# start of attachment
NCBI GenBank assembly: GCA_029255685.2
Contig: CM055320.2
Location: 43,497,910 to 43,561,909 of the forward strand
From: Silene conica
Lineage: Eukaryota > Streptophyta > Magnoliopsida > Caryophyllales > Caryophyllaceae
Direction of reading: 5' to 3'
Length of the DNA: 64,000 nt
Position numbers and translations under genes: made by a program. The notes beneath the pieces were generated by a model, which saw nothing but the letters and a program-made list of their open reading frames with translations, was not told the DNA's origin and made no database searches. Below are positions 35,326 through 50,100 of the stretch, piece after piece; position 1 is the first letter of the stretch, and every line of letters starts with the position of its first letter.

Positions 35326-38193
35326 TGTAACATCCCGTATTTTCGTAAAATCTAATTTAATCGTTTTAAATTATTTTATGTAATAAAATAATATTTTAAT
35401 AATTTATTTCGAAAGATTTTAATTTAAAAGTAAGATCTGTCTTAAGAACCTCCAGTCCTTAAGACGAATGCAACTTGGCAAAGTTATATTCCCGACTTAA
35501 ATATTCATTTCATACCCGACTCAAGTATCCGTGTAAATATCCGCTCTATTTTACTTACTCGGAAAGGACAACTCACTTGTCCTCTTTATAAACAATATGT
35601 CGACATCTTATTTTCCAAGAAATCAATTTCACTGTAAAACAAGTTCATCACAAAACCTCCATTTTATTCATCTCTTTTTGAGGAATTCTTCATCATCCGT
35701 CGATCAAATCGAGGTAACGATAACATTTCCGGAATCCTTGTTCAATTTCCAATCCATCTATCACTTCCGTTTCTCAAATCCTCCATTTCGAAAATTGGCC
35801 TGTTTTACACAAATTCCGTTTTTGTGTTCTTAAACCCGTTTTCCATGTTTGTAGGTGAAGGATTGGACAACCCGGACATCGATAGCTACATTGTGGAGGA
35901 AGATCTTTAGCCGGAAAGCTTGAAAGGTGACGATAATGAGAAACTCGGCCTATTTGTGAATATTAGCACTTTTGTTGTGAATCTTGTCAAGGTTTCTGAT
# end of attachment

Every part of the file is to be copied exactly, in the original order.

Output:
NCBI GenBank assembly: GCA_029255685.2
Contig: CM055320.2
Location: 43,497,910 to 43,561,909 of the forward strand
From: Silene conica
Lineage: Eukaryota > Streptophyta > Magnoliopsida > Caryophyllales > Caryophyllaceae
Direction of reading: 5' to 3'
Length of the DNA: 64,000 nt
Position numbers and translations under genes: made by a program. The notes beneath the pieces were generated by a model, which saw nothing but the letters and a program-made list of their open reading frames with translations, was not told the DNA's origin and made no database searches. Below are positions 35,326 through 50,100 of the stretch, piece after piece; position 1 is the first letter of the stretch, and every line of letters starts with the position of its first letter.

Positions 35326-38193
35326 TGTAACATCCCGTATTTTCGTAAAATCTAATTTAATCGTTTTAAATTATTTTATGTAATAAAATAATATTTTAAT
35401 AATTTATTTCGAAAGATTTTAATTTAAAAGTAAGATCTGTCTTAAGAACCTCCAGTCCTTAAGACGAATGCAACTTGGCAAAGTTATATTCCCGACTTAA
35501 ATATTCATTTCATACCCGACTCAAGTATCCGTGTAAATATCCGCTCTATTTTACTTACTCGGAAAGGACAACTCACTTGTCCTCTTTATAAACAATATGT
35601 CGACATCTTATTTTCCAAGAAATCAATTTCACTGTAAAACAAGTTCATCACAAAACCTCCATTTTATTCATCTCTTTTTGAGGAATTCTTCATCATCCGT
35701 CGATCAAATCGAGGTAACGATAACATTTCCGGAATCCTTGTTCAATTTCCAATCCATCTATCACTTCCGTTTCTCAAATCCTCCATTTCGAAAATTGGCC
35801 TGTTTTACACAAATTCCGTTTTTGTGTTCTTAAACCCGTTTTCCATGTTTGTAGGTGAAGGATTGGACAACCCGGACATCGATAGCTACATTGTGGAGGA
35901 AGATCTTTAGCCGGAAAGCTTGAAAGGTGACGATAATGAGAAACTCGGCCTATTTGTGAATATTAGCACTTTTGTTGTGAATCTTGTCAAGGTTTCTGAT